Dr. Bea Heller has been trained and has successfully used VOM on many pets since 1999. Dr. Heller has helped dogs, cats, chinchillas, pigs and horses This technology helped her Alaskan Husky, Odin jump again. In 1999, at 6 months he was not yet able to jump into a van. He was lifted into the van and driven to the training center in Arizona. There, Dr. Heller and Dr. Inman gave him his first adjustment with VOM. At age 2 he was x-rayed and it was found that both his hips had dysplasia! The local vet suggested that he have both his hip replaced as he would probably not live very long with this disorder. He was neutered to prevent his passing his genes on to another generation of puppies. Yet, today he is still able to jump into the van and play and take hikes in the mountains. Thank you so much Dr. Inman for giving him a very active and healthy life without surgery. And for giving me the skills to help so many other animals live comforatabley.
Veterinary Orthopedic Manipulation (VOM) is a healing technology that locates areas of the animal's nervous system that has fallen out of communication, and re-establishes neuronal communication and thus induces healing. VOM is singularly the most simple, effective and safe healing modality in veterinary care to date. For the VOM practitioner it is an exquisitely objective, fast and easy to apply technology that takes a minimum amount of time to master and whose scope of application appears has yet to be fully appreciated.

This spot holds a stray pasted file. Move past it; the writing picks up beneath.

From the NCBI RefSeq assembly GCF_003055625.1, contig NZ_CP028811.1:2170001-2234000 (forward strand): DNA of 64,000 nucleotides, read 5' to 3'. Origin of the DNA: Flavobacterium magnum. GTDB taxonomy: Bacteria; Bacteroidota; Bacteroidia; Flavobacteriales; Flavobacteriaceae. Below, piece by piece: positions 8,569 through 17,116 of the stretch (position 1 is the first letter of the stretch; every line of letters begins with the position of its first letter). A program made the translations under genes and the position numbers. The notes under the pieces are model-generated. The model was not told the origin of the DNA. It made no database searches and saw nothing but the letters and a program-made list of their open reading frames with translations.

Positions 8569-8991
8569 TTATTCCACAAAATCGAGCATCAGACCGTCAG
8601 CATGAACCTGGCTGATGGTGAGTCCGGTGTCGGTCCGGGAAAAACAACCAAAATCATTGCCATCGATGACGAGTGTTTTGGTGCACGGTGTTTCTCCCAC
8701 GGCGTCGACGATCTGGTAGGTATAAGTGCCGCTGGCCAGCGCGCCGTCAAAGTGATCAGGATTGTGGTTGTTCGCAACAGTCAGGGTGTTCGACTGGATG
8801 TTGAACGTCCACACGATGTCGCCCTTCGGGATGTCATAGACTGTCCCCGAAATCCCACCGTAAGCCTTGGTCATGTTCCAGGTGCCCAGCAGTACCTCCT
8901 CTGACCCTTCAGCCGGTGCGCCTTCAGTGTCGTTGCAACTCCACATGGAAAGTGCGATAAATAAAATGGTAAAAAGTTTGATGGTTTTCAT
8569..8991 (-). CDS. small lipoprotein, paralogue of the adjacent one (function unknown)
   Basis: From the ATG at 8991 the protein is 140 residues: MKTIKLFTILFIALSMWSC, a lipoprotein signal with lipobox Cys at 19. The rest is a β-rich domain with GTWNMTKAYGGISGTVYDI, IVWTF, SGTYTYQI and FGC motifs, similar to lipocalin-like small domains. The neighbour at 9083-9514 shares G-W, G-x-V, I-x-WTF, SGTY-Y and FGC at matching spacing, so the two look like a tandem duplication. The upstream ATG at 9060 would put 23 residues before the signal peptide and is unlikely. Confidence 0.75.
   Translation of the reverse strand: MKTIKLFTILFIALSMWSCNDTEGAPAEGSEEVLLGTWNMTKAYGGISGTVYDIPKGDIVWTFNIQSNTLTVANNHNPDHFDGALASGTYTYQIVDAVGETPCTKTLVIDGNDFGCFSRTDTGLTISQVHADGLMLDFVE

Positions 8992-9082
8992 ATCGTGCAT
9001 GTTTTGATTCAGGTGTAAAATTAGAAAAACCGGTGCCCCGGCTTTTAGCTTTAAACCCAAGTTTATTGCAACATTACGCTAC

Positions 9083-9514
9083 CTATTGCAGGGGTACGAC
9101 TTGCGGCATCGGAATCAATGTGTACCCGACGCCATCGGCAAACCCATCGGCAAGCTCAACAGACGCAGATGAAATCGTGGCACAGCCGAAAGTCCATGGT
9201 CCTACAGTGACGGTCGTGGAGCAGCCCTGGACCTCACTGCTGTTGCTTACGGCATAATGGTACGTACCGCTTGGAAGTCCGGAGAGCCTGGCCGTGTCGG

What can VOM treat?
Routinely treated are conditions such as: 1. 2. 3. 4. 5. 6. 7. 8. 9. Acute and non-acute lameness Progressive lameness Hip Dysplasia-like syndromes IV disc disease Progressive myelopathies ("down in the rears" dogs) Urinary and fecal incontinence Unilateral lameness Wobbler's Disease Diseases of the knee
10. Esophageal disease 11. Increased of decreased GI mobility disease 12. Digestive disorders 13. Performance problems 14. Behavioral problem 15. Agility dysfunction 16. Endocrine disease 17. Many more
Is Veterinary Orthopedic Manipulation (VOM) chiropractic care?